Saturday, May 2, 2015

Guerrilla Warfare in Civil War Missouri Pt 5



This is another short update on the Guerrilla Warfare in Civil War Missouri.  I just finished the second volume which covers 1863.  I am now starting the third volume, which covers January through August of 1864, which covers the period of time before General Price’s failed invasion of Missouri.  The final volume will cover September, 1864 to the end of the war and probably covers a bit of the post-war Missouri veterans and the banditry in the state in that Afterward chapter. 



After I finish reading this series of volumes, I am not sure what I will read, but I will probably get around to reading Sean McLachlan’s Civil War horror novel, A Fine Likeness, which is set in the guerrilla war in Missouri.  Also, Sean McLachlan just recently released the second book for that same series called, The River of Desperation.  So it might be worthwhile break from reading non-fiction, but keeping in the theme so that as soon as I finish those two novels, I will be going back to reading some more Civil War non-fiction as I recently ordered the new book on the Battle of Pilot Knob (my personal favorite battle to read about for the Civil War) by Bruce Suderow & R Scott House, The Battle of Pilot Knob: Thunder in Arcadia Valley.  This really is not a new book, but a revised 2nd edition of the long out of print book, Thunder in Arcadia Valley.  I am looking forward to reading this, but unfortunately it is not available on Kindle.  So I am going to have to read an actual hard copy...sigh.



So, getting back to the second volume, one of the more interesting thing that was covered in this volume was the Union reactions to northern derogation to southern sympathizers.  While there was more than enough examples of both sides committing derogations to civilians ranging from theft, robbery, arson, assaults, torture, and murder, the one thing that was brought up periodically was the Union reactions to their own soldiers committing these derogations.  Sadly, it was not covered in more detail, but maybe due the lack of surviving paperwork as that was an overall problem with the Union documents from this period.  The author points out that a lot of the time the individuals were unknown, but can be pointed towards northern soldiers or civilians who committed the acted because the victim was a known southern sympathizer or they were seen wearing Union uniforms.  However, it should be mention that the guerrillas by this time regularly wore captured Union uniforms to carry out ‘False Flag’ acts, so some of these acts may have been committed by guerrillas or even renegade deserters/bandits.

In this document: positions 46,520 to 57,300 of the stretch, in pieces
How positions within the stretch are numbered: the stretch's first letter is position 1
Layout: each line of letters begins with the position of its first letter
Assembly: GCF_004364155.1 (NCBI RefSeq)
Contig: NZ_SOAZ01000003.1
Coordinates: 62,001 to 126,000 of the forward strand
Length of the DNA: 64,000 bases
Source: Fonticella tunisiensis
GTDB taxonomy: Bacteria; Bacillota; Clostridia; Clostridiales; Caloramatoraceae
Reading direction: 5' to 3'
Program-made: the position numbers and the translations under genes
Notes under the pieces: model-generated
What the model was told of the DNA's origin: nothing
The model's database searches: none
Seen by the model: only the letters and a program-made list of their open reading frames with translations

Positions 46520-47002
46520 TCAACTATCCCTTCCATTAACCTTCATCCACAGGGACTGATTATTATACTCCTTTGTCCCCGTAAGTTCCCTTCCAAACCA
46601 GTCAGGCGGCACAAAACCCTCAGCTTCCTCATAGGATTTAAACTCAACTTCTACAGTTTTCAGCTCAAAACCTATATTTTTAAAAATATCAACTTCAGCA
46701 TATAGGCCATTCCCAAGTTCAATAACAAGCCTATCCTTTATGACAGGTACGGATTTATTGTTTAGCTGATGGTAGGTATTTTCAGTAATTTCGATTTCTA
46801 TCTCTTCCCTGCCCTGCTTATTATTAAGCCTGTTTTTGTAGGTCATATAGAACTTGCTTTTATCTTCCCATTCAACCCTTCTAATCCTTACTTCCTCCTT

It was mention a couple of times in the book of investigating Union officers sent out to follow up on reports of northern derogations and even mention a couple of reports were the Union investigators believed that the criminals were indeed Union soldiers or officers.  It also goes a long way to show that even the Union command realized that there was a serious issue of northern derogation that they armed two EMM regiments of southern sympathizers along the Kansas border, better known as the “Paw Paw” Militia which I was familiar with before this book.  However, things were getting so bad in central Missouri of southern families being attacked by northern criminals that the Union regional commanders requested that they allow the southern civilians to be allowed to armed themselves (at this time, civilians were not allowed to own firearms.)   I found this very interesting as shows that there were some attempts by the Union to protect southern civilians and find the culprits that committed crimes against them.  Of course, there are also cases were the local authority did nothing to prevent it or dismissed charges against those that may have been involved (as they never were tried, it can’t be proven that they were involved.)



This is a much different story from some of the information that I have read on the treatment of northern families in the southern states.  I know that there are now some books that have been released in the last few years that covers the northern sympathizers plights in the Confederacy and I am wondering which one to read that is fairly accurate and neutral.  I would like to see if the treatment was any better or worse than in Missouri.  I suspect that it probably was not as worst in the way of murders and robbery as there was the lack of an active guerrilla war like Missouri, but probably just as bad for civil rights violations.  One of the few things I missed seeing when I was in Texas was the monument to the Treue der Union (Loyalty to the Union) monument in Comfort, TX, were thirty-four German immigrants trying to flee Confederate Texas  were massacred by Confederate irregulars. 

Treue der Union monument, Comfort,TX